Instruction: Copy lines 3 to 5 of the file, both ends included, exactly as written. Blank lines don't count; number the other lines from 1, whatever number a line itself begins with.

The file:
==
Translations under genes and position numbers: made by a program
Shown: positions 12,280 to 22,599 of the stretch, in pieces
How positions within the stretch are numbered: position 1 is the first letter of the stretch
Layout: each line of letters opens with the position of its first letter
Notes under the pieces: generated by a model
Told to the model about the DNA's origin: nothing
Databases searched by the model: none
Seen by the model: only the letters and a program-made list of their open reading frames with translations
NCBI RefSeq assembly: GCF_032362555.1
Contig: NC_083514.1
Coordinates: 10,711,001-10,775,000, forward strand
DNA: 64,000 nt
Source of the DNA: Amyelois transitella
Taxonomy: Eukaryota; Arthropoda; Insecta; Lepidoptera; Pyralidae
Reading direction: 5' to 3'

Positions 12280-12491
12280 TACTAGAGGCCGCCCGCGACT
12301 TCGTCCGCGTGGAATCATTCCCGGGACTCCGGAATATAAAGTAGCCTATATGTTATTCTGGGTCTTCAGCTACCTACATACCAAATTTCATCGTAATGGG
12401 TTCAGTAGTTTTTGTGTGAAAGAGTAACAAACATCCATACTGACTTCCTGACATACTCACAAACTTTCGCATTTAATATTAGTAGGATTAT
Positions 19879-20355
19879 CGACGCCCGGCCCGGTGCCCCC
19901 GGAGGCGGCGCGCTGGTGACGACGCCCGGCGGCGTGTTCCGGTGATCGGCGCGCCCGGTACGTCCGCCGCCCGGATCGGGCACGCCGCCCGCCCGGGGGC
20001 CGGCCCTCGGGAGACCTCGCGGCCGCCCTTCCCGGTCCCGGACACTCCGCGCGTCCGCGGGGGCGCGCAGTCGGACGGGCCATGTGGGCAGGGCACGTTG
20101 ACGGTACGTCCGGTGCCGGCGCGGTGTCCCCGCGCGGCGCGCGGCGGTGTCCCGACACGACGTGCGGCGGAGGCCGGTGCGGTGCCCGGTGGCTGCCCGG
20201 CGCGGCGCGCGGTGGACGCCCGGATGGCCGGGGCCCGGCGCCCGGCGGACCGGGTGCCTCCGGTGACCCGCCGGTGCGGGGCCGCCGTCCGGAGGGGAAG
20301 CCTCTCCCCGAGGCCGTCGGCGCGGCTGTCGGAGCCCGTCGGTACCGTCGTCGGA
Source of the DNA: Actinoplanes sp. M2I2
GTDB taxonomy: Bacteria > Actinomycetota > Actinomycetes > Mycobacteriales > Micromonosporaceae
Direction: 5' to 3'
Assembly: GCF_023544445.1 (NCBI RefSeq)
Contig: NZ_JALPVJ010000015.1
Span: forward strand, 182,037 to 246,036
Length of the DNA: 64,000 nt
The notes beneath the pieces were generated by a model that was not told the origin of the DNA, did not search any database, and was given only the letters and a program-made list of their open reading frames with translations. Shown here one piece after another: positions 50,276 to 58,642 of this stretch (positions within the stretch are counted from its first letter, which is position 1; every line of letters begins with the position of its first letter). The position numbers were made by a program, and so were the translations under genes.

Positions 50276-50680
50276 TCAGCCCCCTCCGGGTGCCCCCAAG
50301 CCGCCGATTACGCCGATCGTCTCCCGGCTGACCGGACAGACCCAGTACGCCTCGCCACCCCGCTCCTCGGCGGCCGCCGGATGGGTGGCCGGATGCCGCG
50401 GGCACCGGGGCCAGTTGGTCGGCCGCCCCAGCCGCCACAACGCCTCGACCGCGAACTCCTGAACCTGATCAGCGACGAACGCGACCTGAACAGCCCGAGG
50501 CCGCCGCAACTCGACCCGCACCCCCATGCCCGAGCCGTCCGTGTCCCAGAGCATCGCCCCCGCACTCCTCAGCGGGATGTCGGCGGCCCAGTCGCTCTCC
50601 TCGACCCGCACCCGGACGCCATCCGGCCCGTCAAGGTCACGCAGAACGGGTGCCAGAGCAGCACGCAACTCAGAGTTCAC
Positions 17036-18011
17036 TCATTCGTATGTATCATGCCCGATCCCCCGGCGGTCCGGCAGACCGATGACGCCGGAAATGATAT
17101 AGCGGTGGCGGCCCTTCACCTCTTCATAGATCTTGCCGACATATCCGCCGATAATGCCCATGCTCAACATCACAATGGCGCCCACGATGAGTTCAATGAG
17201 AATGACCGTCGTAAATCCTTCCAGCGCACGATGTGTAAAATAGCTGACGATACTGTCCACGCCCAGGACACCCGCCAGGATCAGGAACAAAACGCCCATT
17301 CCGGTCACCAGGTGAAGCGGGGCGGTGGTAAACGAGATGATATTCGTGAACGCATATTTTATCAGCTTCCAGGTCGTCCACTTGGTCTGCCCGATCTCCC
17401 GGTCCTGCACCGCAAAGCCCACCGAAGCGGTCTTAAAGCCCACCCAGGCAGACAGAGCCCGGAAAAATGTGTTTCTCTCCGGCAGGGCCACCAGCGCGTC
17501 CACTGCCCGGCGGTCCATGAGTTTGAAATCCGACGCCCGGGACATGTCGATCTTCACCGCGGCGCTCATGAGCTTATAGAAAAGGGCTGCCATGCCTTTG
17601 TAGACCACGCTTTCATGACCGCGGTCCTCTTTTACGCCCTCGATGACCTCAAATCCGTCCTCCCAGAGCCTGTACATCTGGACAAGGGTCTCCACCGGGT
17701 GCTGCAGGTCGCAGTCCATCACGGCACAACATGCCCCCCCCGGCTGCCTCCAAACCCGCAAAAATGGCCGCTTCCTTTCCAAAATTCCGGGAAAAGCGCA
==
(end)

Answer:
How positions within the stretch are numbered: position 1 is the first letter of the stretch
Layout: each line of letters opens with the position of its first letter
Notes under the pieces: generated by a model